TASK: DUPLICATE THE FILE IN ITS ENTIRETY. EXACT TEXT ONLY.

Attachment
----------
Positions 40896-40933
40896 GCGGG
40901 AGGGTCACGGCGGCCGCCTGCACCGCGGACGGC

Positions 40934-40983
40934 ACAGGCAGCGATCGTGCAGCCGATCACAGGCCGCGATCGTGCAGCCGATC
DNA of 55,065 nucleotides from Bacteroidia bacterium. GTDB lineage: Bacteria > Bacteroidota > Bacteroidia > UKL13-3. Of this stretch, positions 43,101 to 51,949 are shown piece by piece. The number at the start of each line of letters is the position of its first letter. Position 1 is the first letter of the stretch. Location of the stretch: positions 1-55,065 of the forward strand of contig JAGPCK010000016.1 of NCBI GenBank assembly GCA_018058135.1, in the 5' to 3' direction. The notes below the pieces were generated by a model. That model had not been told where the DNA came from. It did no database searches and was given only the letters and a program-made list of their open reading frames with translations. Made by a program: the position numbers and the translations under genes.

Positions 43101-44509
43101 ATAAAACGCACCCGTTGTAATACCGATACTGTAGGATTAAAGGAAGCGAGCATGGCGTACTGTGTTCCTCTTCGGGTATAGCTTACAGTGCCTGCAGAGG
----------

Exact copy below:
Positions 40896-40933
40896 GCGGG
40901 AGGGTCACGGCGGCCGCCTGCACCGCGGACGGC

Positions 40934-40983
40934 ACAGGCAGCGATCGTGCAGCCGATCACAGGCCGCGATCGTGCAGCCGATC
DNA of 55,065 nucleotides from Bacteroidia bacterium. GTDB lineage: Bacteria > Bacteroidota > Bacteroidia > UKL13-3. Of this stretch, positions 43,101 to 51,949 are shown piece by piece. The number at the start of each line of letters is the position of its first letter. Position 1 is the first letter of the stretch. Location of the stretch: positions 1-55,065 of the forward strand of contig JAGPCK010000016.1 of NCBI GenBank assembly GCA_018058135.1, in the 5' to 3' direction. The notes below the pieces were generated by a model. That model had not been told where the DNA came from. It did no database searches and was given only the letters and a program-made list of their open reading frames with translations. Made by a program: the position numbers and the translations under genes.

Positions 43101-44509
43101 ATAAAACGCACCCGTTGTAATACCGATACTGTAGGATTAAAGGAAGCGAGCATGGCGTACTGTGTTCCTCTTCGGGTATAGCTTACAGTGCCTGCAGAGG